Autonomous Vehicles

Keolis Downer is conducting a trial of autonomous vehicles in Victoria. The trial explores the use of driverless shuttles to serve the mobility needs of university students on campus.
The project aims to explore the use of autonomous vehicles through a model deployment in real operating conditions.

Many people believe we are years away from seeing autonomous vehicles on our roads, but Keolis Downer disagrees.

As Australia’s largest private multimodal transport operator, Keolis Downer is excited to be contributing to developing smarter mobility solutions that will benefit communities.

Automated technology has arrived, and its presence is increasing. Autonomous vehicles are coming, whether we are ready or not. In this context, Keolis Downer is taking the initiative to ensure we understand the implications for the community and Governments, and what is required for autonomous vehicles to operate safely in Australia.

We are engaged in important work to assess the benefits and risks of this new technology. Keolis Downer is sharing this knowledge with transport authorities and the community so that Governments can consider regulations for them from first-hand experience.

Learning More About KD

Autonomous Vehicles:
Part of the Multimodal Journey

Keolis Downer sees autonomous vehicles as becoming an important part of the multimodal journey. They can potentially improve the passenger experience by providing an efficient solution for door-to-door journeys.

We are engaged in assessing the particular ways in which autonomous vehicles can broaden our transport options. An important part of our enquiry is also to evaluate the community reaction to this technology so that we can design multimodal transport solutions that are even more flexible, broad and successful.

Trial for Autonomous Vehicles

Keolis Downer has formed a consortium with key commercial and technical partners in Victoria to trial driverless shuttles on the La Trobe University campus. The consortium partners include La Trobe University, HMI Technologies, the Royal Automobile Club of Victoria and the Australian Road Research Group.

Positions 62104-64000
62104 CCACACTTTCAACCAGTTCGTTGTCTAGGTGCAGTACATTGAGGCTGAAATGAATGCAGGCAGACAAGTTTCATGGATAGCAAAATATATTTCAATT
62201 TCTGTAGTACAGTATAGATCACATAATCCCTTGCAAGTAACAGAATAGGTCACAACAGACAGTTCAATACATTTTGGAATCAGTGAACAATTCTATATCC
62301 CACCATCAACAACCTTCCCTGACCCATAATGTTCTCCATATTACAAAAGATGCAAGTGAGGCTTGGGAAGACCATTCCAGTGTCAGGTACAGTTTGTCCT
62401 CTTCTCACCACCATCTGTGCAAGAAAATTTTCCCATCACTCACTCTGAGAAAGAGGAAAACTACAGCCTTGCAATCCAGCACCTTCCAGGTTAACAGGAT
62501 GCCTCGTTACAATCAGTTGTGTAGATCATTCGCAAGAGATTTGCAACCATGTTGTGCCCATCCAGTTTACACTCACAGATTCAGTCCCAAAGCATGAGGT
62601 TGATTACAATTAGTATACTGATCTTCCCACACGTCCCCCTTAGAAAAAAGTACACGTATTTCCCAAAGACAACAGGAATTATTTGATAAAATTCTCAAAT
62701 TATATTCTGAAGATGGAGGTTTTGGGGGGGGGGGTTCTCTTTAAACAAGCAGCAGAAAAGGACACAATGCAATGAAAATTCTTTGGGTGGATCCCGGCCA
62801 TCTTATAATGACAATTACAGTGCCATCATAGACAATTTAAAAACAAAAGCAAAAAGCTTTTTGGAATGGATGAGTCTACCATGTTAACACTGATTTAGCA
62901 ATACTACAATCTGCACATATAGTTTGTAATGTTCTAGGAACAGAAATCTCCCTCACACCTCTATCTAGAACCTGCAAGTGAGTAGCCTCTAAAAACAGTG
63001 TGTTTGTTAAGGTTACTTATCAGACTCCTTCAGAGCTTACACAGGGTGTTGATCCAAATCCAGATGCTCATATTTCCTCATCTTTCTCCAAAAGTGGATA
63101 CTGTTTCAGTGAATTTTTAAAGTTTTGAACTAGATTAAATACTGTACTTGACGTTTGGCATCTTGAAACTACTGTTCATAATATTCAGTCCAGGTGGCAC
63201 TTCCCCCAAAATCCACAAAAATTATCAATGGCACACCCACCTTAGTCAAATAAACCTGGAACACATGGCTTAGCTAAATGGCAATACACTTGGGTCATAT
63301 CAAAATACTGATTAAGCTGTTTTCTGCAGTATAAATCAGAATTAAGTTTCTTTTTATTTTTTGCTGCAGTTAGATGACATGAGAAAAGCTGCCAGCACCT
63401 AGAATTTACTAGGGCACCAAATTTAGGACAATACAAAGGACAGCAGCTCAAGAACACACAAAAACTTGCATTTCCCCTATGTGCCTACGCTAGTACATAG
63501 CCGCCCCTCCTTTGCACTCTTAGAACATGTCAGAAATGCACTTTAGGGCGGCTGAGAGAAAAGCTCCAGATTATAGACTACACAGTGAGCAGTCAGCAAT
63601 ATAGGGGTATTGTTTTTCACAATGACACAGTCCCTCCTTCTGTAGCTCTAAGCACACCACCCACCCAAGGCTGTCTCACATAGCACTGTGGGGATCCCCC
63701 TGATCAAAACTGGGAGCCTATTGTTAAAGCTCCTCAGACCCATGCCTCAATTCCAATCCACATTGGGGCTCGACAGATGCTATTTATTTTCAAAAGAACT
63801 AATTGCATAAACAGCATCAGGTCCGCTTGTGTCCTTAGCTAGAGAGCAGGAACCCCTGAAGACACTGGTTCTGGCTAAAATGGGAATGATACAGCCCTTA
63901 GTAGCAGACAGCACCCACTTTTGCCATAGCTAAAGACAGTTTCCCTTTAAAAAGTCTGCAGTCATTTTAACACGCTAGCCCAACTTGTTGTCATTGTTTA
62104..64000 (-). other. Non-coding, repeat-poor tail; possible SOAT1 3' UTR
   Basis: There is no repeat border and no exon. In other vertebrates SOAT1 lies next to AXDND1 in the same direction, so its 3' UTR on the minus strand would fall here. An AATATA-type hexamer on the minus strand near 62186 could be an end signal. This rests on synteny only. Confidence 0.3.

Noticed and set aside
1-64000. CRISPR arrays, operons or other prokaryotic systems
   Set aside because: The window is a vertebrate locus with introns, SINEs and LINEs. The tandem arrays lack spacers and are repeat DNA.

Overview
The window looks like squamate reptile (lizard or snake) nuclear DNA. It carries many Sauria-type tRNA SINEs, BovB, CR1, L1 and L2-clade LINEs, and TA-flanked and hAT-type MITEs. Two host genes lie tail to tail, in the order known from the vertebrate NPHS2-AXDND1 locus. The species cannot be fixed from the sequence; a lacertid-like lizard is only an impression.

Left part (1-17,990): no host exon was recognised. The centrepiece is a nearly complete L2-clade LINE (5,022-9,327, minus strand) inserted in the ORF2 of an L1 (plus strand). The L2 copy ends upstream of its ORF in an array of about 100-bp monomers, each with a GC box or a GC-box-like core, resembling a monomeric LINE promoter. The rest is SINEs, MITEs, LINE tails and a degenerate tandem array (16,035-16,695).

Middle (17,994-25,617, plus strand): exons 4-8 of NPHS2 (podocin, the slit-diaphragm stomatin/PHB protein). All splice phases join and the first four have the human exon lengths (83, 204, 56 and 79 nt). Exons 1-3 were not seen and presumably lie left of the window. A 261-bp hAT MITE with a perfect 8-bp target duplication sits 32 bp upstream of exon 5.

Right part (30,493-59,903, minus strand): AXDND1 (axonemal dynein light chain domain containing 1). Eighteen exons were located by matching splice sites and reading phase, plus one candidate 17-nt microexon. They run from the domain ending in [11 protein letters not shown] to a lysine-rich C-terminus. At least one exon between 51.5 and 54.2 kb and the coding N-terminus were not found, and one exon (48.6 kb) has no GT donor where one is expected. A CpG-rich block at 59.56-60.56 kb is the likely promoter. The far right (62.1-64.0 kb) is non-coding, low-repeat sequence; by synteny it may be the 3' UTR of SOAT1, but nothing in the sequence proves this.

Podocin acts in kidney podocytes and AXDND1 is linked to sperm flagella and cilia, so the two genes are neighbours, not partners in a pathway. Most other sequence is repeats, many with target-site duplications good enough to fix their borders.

The project, which began in August 2017 and will run for a year, has been partly funded by a $375,000 Victorian Government Smarter Journeys Program grant.

HMI Technologies has supplied the project with a French-built Navya 15-person shuttle. This vehicle is fully autonomous (Level 4), has no steering wheel, and is electrically powered.

La Trobe University’s Melbourne Campus is being used to test the vehicle, first with a limited proof of concept test away from other traffic, and then in a real operating environment on the campus. The vehicle uses GPS coordinates and state of the art sensor technology for detecting people or obstacles in its path.

La Trobe University Deputy Vice-Chancellor (Research) Professor Keith Nugent sees the project as a natural extension to its contribution to creating smarter cities;

“The University is already on its way towards creating smart campuses that make it easier for students to use technology and enhance their educational experience. Our Centre for Technology Infusion will be coordinating the shuttle trials and has long been involved in developing technology that links businesses, enhances mobility and shapes smart cities of the future.”

From this project, Keolis Downer and its partners hope to create a reusable commercial framework that will support the development of relevant regulations and/or legislation for autonomous vehicles as an everyday part of our cities of the future.